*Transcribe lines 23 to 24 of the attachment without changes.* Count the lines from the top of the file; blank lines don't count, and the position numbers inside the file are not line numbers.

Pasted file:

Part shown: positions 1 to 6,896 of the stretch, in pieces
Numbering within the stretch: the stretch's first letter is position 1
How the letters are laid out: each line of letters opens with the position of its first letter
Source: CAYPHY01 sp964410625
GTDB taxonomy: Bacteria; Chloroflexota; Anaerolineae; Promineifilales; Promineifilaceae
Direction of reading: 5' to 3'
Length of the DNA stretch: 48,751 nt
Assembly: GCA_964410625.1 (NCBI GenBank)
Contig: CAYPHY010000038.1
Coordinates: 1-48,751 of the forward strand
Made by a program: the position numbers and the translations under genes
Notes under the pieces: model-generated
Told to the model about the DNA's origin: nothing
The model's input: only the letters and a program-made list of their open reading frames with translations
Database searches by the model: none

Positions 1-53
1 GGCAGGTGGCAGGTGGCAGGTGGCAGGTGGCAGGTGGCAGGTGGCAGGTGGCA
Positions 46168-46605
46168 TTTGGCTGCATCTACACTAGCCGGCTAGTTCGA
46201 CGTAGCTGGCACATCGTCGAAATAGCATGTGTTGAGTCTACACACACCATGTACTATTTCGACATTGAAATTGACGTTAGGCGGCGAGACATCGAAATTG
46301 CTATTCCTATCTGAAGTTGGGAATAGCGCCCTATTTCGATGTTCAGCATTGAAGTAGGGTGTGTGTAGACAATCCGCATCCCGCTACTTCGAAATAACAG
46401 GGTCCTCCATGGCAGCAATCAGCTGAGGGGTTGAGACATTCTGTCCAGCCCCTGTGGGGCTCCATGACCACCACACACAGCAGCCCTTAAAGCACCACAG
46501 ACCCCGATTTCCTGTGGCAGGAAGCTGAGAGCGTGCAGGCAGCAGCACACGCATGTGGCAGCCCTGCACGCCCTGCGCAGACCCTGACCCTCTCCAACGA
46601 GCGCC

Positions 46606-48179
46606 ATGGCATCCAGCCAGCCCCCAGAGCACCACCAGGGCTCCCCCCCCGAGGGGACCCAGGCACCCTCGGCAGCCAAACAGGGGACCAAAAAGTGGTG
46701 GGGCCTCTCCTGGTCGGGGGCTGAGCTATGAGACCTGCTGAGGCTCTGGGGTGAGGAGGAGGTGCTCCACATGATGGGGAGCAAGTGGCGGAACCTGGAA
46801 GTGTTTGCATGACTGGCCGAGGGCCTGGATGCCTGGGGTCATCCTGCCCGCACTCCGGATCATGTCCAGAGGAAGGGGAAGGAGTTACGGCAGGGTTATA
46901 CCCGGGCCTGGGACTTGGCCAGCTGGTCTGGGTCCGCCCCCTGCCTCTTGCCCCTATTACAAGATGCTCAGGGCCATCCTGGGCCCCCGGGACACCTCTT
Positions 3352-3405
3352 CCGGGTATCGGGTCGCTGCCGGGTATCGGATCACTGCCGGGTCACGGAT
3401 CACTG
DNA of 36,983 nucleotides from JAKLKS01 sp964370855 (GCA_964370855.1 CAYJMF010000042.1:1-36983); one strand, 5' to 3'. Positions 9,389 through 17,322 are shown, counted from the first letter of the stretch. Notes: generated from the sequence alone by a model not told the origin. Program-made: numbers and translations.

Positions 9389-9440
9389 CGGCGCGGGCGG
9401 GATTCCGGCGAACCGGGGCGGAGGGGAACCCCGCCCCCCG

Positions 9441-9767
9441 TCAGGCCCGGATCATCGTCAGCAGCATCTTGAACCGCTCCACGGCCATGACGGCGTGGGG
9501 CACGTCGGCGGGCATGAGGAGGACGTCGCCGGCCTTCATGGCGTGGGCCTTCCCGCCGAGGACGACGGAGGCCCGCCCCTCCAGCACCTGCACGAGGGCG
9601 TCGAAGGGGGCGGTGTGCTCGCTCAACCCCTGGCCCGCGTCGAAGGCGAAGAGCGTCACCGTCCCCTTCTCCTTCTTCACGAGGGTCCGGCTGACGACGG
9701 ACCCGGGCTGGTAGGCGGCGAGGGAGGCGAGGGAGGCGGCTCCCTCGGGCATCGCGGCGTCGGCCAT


46501 ACCCCGATTTCCTGTGGCAGGAAGCTGAGAGCGTGCAGGCAGCAGCACACGCATGTGGCAGCCCTGCACGCCCTGCGCAGACCCTGACCCTCTCCAACGA
46601 GCGCC